Thanks to everyone who sent me feedback about comments. Most readers seem to suggest that they don't mind the off-topic stuff when it comes later in the day. Most readers who e-mailed me (many of whom are lurkers/don't comment) said they wanted a good few pages of real advice discussion before everybody gets chatty. Some people said they feel that when they pop in with real advice after 1 p.m., their comment gets lost in a sea of other stuff. Many people told me that they want the option of going off-topic, whether it's to build a community, to be entertained by the masses, or to talk about other love problems. Of course, everyone who e-mailed me had different wants, needs, and wishes, which made my head spin a bit. But perhaps, for the moment, there's a compromise somewhere in there. I think so. And again, you all sent such thoughtful e-mails. I am a lucky blogger-type person to have you.
We all seem to agree that we shouldn't spend the day debating the off-topic issue on the blog. If anyone else has any more thoughts, e-mail me. And, of course, letters, please.
And yesterday's letter writer e-mailed to say: thank you, thank you, thank you. Goo goo, ga ga, etc. She read all of your advice and said some of your comments were a serious wake up call. The stuff about her avoiding a guy who's into her hit home a bit, I think.
This letter started as a question in yesterday's chat, which covered everything from "a woman's place" to disclosing a miscarriage. I'm running the letter today to close the loop.
Q: Dear Meredith,
Many years ago I dated a wonderful man. The relationship didn't work out, and he ultimately married the woman he started dating when we broke up. We didn't stay in touch, but I've stayed relatively close with his best friend.
This friend is getting married this summer, and my ex will be in the wedding party. I feel like I should go to the wedding, and I think that my friend will be hurt if I do not attend. That said, I think that going will be incredibly stressful for me. Weddings can be hard enough when you are single and in your early 30s. Add to this seeing my ex, meeting his wife and two children for the first time, and having to attend alone (I was not invited with a guest).
I want to be strong enough to go to the wedding and feel good about myself. But perhaps, in this situation, being strong means taking care of myself. Does this make me a terrible friend? Am I being a chicken (as some might suggest)? Do I have to go?
Thanks for the advice!
– Do I Have to Go?, Cambridge
A: You don't have to go, DIHTG.
In the spirit of disclosure, I'll tell you that I skipped a wedding years ago because Draco Malfoy was going to be there. My justification at the time was that if I went to the wedding, I was going to make it all about me. I wasn't going to be able to focus on my friend. I was going to be so concerned with how I look, Draco's new life, and a number of other stupid things that I wouldn't be able to focus on my friend's happiness. I figured I'd wait until I was in a better place to celebrate with my friend.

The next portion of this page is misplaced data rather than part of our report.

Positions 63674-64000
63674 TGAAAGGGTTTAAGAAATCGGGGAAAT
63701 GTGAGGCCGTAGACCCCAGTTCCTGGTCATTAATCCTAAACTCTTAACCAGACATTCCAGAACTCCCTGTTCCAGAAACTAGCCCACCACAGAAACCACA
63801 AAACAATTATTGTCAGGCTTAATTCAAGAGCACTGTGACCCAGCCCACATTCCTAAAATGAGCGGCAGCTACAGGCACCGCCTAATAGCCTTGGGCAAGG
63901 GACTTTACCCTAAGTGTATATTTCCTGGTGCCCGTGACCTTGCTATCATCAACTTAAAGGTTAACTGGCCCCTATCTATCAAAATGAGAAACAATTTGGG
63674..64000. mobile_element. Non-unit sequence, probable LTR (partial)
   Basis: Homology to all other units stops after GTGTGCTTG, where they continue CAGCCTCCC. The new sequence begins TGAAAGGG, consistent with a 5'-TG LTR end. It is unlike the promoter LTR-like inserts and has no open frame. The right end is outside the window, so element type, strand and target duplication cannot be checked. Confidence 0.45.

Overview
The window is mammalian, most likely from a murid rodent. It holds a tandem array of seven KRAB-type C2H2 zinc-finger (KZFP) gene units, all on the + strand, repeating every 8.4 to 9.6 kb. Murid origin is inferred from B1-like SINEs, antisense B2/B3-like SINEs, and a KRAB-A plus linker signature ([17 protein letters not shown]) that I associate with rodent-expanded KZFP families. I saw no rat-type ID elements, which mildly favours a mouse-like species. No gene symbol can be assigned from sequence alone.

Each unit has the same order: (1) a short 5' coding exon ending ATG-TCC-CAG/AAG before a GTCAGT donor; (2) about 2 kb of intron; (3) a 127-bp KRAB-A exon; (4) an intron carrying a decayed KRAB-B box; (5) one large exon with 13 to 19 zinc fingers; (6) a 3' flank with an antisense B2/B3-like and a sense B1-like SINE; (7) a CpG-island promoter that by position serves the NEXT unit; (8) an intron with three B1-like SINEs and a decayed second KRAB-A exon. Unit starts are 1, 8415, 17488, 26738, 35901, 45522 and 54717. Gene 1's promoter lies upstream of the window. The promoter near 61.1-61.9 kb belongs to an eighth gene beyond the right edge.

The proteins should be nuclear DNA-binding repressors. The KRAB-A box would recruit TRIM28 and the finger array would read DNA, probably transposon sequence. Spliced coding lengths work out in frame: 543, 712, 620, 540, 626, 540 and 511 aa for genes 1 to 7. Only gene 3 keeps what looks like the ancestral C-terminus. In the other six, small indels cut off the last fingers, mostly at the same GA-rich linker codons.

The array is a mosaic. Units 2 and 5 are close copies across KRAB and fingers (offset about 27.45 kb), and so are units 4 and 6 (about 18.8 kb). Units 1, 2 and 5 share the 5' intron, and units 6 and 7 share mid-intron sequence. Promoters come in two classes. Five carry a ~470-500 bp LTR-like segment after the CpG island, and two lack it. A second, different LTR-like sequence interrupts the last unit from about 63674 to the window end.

What I didn't realize was that I'd see Draco Malfoy at a different wedding just a few weeks later. I survived that, and then I regretted skipping wedding No. 1. I was sad that I had missed my friend's big day simply because I was avoiding the inevitable.
Skipping the wedding doesn't make you a bad person. And you have every right to do what's best for you. But I want you to think about whether it would be as bad as you think. Maybe you'll make some new friends at the wedding. Maybe you'll see your Draco and feel great about yourself. Maybe it will stink. I have no idea. Just consider how it will feel to know you missed the experience. And consider that you'll probably see your Draco again anyway, because that's life. At least this way, you know its coming and can plan an outfit.
Readers? Should she stay or should she go? Discuss.
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Meredith Goldstein is a Boston Globe columnist who follows relationship trends and entertainment. She offers daily advice on Love Letters — and welcomes your comments. Meredith is also the author of "The Singles," a novel about complicated relationships. Follow Meredith at www.meredithgoldstein.netand on Twitter. Love Letters can be found in the print edition of The Boston Globe every Saturday in the G section.